The pin is silver in appearance. The buttons are brass. The pin appears to be an inexpensive, slush-metal die cast pin and appropriate to what one would expect on this plush doll.
If pressed to identify a single maker, Dawn suggested looking into the Sterling Doll Company. Specific information about the company is scarce. As before, knowing what to ask often reveals critical information. It has to be a companion piece to the doll you purchased. Your Army plush doll does have WOW value, especially given its size. It is a great conversation piece. While WOW is a value, it does not always result in a substantial financial value.
Dating Paine Furniture
I like it better. When my mother worked in Washington, DC, in , she purchased a centerpiece silver plated salt and pepper set consisting of two birds sitting atop an elaborate leafed branch base. There are two marks on the bottom. I would like any information as to value. Because the centerpiece salt and pepper set is silver plated, it has minimal value.
I enlarged the mark but was not able to clearly distinguish the letters or numbers within it. Given the time period when the centerpiece set was acquired, I suspect it was an inexpensive European or Japanese import. The set has no value tarnished. Normally, I would not recommend using a dip or metal electrolytic cleaning plate for any metal product.
Because of the minimal value of piece, even polished, you have little to lose. Expose the piece to the electrolytic cleaning plate or dip for only a few seconds. Wash the tarnish off quickly. Try to preserve as much of the silver plate as possible.
It measures inches wide by inches long. At that point, sleds were being produced in Media, Ohio. When Roadmaster purchased the production rights to Flexible Flyer in , it moved manufacturing to Olney, Illinois, and in to China. Given this information, your sled was made between and Rinker welcomes questions from readers about collectibles, those mass-produced items from the twentieth and twenty-first centuries.
Selected letters will be answered in this column. Harry cannot provide personal answers. Photos and other material submitted cannot be returned. Davenport, both of Cambridge, Mass. He's quick to point out that many copies have slightly altered proportions or incorporate details that didn't exist on authentic 18th-century examples.
Often it takes turning over chairs or turning around desks to know what you're really looking at. In Winterthur's Furniture Study exhibition, comparing two Windsor armchairs shows how careful consumers must be to avoid mistakes. One armchair is clearly branded under its seat with the mark of Wallace Nutting , a famous photographer, writer, collector and furniture manufacturer.
Nutting's well-made reproductions are collectible in their own right. The other chair has no maker's mark and several worn layers of paint, suggesting a long history of hard use.
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However, closer examination of the unmarked chair's crest rail reveals a striking similarity to the Nutting example. Both were made in the 20th century.
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While Nutting's marked chair is an honest reproduction, the unmarked chair is a fake, meant to deceive people into thinking it's the real McCoy. For a piece to be authentic, factors such as its form, finish, construction, history of ownership, condition, ornamentation and overall appearance "have to add up," says Leigh Keno, an Americana dealer in New York, who looks for tell-tale signs of age such as the marks left by opening and closing drawers, wear on feet, or how a piece's finish has aged.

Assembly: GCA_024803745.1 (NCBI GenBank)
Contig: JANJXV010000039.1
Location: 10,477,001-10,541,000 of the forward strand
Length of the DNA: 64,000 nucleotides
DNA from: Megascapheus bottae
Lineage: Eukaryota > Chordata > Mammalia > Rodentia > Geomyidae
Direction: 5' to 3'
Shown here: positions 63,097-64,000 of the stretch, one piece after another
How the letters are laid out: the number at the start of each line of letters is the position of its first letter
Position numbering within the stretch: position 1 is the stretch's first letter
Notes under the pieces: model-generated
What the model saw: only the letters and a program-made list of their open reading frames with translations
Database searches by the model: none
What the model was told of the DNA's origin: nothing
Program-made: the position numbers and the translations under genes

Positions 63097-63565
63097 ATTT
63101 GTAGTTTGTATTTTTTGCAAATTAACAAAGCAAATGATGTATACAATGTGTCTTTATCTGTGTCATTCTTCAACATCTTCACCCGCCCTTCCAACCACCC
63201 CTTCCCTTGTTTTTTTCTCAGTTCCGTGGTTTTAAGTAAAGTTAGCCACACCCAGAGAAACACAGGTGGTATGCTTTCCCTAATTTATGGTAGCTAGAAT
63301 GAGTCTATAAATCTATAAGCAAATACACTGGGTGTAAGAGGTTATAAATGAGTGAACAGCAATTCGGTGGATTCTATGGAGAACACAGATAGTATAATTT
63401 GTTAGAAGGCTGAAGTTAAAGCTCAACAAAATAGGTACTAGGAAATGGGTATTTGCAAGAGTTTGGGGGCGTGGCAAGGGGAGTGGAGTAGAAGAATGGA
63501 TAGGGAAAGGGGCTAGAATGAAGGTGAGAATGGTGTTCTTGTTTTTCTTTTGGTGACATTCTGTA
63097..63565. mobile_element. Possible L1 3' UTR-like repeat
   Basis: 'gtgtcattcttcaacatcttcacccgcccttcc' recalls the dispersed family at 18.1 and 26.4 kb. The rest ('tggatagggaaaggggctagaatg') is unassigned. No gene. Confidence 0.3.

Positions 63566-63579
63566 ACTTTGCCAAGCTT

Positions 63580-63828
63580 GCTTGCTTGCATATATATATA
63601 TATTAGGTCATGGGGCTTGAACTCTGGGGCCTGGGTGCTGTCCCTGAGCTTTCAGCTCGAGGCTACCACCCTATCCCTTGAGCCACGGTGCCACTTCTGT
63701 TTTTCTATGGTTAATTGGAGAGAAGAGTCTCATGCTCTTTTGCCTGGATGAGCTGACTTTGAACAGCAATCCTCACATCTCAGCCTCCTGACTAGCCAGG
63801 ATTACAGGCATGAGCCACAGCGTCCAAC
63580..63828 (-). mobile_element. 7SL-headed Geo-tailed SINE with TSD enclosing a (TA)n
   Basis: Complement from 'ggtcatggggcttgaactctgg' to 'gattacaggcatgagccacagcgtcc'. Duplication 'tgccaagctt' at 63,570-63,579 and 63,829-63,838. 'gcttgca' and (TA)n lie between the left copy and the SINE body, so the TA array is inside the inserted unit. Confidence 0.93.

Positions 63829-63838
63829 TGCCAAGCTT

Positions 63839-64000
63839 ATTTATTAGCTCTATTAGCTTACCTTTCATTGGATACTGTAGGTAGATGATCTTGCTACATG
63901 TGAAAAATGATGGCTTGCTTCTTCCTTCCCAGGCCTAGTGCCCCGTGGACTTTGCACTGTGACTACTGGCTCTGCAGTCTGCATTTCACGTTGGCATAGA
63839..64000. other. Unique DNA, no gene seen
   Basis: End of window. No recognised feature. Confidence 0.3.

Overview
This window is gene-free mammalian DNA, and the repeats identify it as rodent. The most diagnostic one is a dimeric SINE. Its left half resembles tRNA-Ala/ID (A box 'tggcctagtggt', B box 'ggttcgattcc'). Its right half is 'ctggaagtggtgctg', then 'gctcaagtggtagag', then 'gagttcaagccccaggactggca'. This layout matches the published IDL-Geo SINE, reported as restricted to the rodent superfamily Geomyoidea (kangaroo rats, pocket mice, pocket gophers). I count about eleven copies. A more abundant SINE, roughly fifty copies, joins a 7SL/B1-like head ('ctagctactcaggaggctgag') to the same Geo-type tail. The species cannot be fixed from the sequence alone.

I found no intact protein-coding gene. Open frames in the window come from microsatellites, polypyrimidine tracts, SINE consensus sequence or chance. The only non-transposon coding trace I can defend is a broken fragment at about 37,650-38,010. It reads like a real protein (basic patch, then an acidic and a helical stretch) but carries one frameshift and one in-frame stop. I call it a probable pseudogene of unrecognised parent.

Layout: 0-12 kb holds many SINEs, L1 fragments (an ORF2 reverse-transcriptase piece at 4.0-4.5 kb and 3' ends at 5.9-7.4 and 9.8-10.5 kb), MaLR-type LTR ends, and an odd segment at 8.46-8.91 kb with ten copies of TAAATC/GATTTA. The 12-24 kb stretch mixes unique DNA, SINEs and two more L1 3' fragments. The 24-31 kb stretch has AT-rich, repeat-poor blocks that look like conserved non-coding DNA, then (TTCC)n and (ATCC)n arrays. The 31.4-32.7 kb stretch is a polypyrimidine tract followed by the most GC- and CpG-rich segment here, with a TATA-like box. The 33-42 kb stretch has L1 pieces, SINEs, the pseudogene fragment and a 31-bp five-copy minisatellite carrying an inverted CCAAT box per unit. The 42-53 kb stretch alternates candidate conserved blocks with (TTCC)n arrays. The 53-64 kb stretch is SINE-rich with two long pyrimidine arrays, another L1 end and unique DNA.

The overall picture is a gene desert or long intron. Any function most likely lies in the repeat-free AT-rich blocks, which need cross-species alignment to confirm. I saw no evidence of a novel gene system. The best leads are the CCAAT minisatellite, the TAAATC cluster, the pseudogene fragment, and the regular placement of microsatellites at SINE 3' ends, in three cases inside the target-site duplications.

Keno, noting that's precisely how they're fooled by fakes. At Winterthur a painted side chair and two painted card tables are used to show how modern finishes look different from old ones. The chair, never cleaned or refinished, has an aged brown patina which some collectors prefer. One table has been cleaned and the original paint restored to look much as it did when new. The other table has been cleaned down to the original paint but not restored. In another section of the gallery, a drawer from a year-old chamber table shows the oxidized color of old wood, darker in front where light hits it more often, lighter where it never sees the sun's rays.
Next to it, a drawer from a faked washstand, made between and , has been stained to simulate oxidation, but lacks the subtle gradations of color often likened to the browning of a sliced apple. A true survivor in the world of American decorative arts is the list of 14 points of connoisseurship which the late Charles F. Montgomery taught to a generation of museum curators at Winterthur, where he was director and senior research fellow from to , and then as a professor at Yale University , where he also was curator of Yale Art Gallery's Mabel Brady Garvan and Related Collections of Americana.
Montgomery's points for judging an item's authenticity are: In a marriage of old and new technologies, each point is explained in Winterthur's "Furniture Study" exhibit on labels, touch-screen computers and audio tapes in English, Japanese, Spanish, French and German. Laminated cards printed with pictures provide a glossary of terms, and Please Touch displays enable exhibit-goers to handle tools and samples of woods and finishes. Hunt says, adding that the market for reproductions "hasn't experienced the price fluctuations of the antiques market.